The Smiling Skull Saloon is allowed to sell alcohol starting Wednesday after receiving a stay of revocation Tuesday from Athens County Court of Common Pleas Judge George McCarthy.
Smiling Skull’s co-owner, Adrienne Whitney, said the stay allows the bar to operate — sell alcohol — until a pending case against the Ohio Department of Liquor Control is resolved. That means DJ Barticus can play Wednesday and there is a whole bunch of activities scheduled ahead this week at “The Skull” — more on that in a minute.
Back to the news — the popular West Union Street bar has been facing difficulties since September because Liquor Control fined the bar $10,000. Online version of this story includes a link to a previous story that talks about what got the Skull in trouble.
The bar has paid that $10,000 — money to be held by the Athens Common Pleas Clerk of Court’s office until the case is resolved.
Flashback — The Skull had to pay the fine by Sept. 28. When Liquor Control didn’t receive payment, the bar’s liquor license was revoked Oct. 5.
Whitney said they sent a certified check for $10,000 by next-day mail on Sept. 22 to Liquor Control.
Adrienne said the check didn’t arrive until Oct. 3.
Whitney said Liquor Control Commission does not operate by post date, only check in hand.
The Smiling Skull and Liquor Control had a duel Nov. 9 in Athens County Court of Common Pleas — this writer loves using Smiling Skull and Liquor Control in the same sentence.
McCarthy’s common sense strongly worded order issued Tuesday (Nov. 14) suggests that the government can’t blame the mail, particularly since the government runs the mail. A PDF of that order is included with the online version of this story.
McCarthy’s order ruled that Liquor Control has a duty to process its mail in a timely manner.
“As the U.S. Postal Service is a governmental institution and the Commission is a governmental agency, the Court finds the Appellant’s payment was constructively received by the Commission the day it was received by the U.S. Postal Service,” McCarthy’s order said. “The Court is interested in knowing how does due process for the Appellant work when the Appellant cannot possibly know when the Commission is going to retrieve its mail that has not been delivered? How is the public is possibly supposed to anticipate when the Commission actually decides to pick up its mail is incalculable.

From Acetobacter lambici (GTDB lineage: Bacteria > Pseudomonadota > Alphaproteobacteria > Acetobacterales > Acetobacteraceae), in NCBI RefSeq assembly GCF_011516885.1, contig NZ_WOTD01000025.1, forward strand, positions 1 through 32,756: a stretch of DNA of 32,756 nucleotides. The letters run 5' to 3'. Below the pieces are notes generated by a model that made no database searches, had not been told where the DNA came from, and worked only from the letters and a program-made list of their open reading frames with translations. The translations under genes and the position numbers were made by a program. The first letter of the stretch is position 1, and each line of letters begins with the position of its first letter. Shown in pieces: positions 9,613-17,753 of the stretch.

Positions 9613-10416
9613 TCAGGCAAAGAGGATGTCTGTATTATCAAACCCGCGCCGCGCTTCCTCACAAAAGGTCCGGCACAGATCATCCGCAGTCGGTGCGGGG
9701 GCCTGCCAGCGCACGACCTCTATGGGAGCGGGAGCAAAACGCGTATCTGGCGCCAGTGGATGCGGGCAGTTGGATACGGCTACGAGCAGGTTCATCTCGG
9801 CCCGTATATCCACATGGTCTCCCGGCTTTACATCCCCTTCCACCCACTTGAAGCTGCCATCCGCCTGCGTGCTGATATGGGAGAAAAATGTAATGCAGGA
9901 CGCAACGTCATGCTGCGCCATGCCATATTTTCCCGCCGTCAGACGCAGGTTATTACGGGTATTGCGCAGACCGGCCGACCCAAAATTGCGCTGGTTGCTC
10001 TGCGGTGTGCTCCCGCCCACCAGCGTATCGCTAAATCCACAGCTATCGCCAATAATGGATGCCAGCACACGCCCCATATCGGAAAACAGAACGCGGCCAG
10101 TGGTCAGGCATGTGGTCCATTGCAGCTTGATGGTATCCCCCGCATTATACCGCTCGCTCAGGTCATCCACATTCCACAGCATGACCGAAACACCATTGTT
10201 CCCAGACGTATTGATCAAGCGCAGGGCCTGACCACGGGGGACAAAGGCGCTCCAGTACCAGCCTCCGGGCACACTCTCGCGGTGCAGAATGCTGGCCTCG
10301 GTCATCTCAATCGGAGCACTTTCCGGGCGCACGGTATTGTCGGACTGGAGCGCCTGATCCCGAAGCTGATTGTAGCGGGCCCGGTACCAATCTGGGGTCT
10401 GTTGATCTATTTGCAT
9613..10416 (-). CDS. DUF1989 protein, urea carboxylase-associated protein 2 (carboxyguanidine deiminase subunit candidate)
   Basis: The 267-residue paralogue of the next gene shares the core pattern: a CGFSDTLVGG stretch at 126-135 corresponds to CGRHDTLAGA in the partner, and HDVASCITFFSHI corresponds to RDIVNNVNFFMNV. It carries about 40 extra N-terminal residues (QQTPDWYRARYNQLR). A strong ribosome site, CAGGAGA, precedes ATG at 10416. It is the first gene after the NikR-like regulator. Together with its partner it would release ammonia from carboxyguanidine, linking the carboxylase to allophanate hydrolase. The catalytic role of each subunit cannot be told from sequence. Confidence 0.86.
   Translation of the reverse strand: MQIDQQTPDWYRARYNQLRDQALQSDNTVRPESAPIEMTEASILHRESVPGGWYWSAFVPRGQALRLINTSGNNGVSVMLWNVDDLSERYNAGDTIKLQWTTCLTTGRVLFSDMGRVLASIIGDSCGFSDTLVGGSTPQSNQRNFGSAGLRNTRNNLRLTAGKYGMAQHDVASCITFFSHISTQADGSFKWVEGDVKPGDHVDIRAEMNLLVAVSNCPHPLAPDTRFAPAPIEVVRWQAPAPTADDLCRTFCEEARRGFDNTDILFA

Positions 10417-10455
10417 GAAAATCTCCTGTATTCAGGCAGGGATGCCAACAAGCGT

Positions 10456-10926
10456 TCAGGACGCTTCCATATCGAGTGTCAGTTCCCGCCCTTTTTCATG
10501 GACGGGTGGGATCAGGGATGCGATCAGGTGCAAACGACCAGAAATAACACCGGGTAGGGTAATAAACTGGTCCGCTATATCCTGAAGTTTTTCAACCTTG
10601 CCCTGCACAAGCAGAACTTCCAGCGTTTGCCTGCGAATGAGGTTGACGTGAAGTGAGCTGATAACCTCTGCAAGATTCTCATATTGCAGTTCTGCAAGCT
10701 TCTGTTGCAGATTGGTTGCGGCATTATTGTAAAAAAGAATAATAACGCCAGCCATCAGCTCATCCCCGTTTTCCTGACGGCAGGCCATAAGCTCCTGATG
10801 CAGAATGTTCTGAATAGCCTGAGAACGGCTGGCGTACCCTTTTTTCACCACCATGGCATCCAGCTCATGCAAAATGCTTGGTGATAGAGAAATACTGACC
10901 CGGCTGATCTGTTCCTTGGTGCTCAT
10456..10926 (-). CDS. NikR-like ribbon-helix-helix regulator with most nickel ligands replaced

It is also incalculable how long it takes to reach the Columbus Post Office, the Commission’s employees’ desk, what pile it is placed in and when it might be opened and then stamped ‘received.’ What if the person is sick that day? What if the building is shut down for the day? What if the postal truck breaks down? What if the fire alarm is pulled unlawfully? What if there are other extenuating circumstances? Under the Commission’s position, the answer would essentially be that any such time is counted against Appellant’s deadline and the Appellant is ‘out of luck.’
“The Court finds the average citizen has no way whatsoever to understand the sorting process of the government for mail to reach its final destination under circumstances such as these.”
McCarthy’s order said if the Smiling Skull’s liquor license revocation was not stayed, it would force the business to close permanently, thus causing irrevocable harm to the business including employees.
In issuing the Order of Revocation, the Court found:
- The Appellant has shown a strong or substantial likelihood or probability of success on the merits;
- That Appellant has shown it has suffered irreparable harm due to the loss of revenue on heavily attended dates and will continue to suffer irrevocable harm;
- That the issuance of a stay will not cause or threaten harm to public health, safety or welfare;
- The public interests in not permanently closing the business would be served by granting a stay; and That a stay of revocation of the liquor permit is appropriate at this juncture.
- Additionally, the Court finds Appellant’s motion for a stay of revocation of Appellant’s permit to be well taken and stays the Commission forfeiture of Appellant’s liquor permit until further order of the Court. Appellant was ordered to pay $10,000 into the Athens Common Pleas Clerk of Court’s office to be held until the disposition of the case.
Whitney and her brother Locke Wolf co-own the bar that has been in the family since the early 1990s. Dubbed the “The Skull” by locals, the bar was founded in 1993 by Locke and Adrienne’s dad Chris Wolf, who passed away in 2017.
Source: The Athens News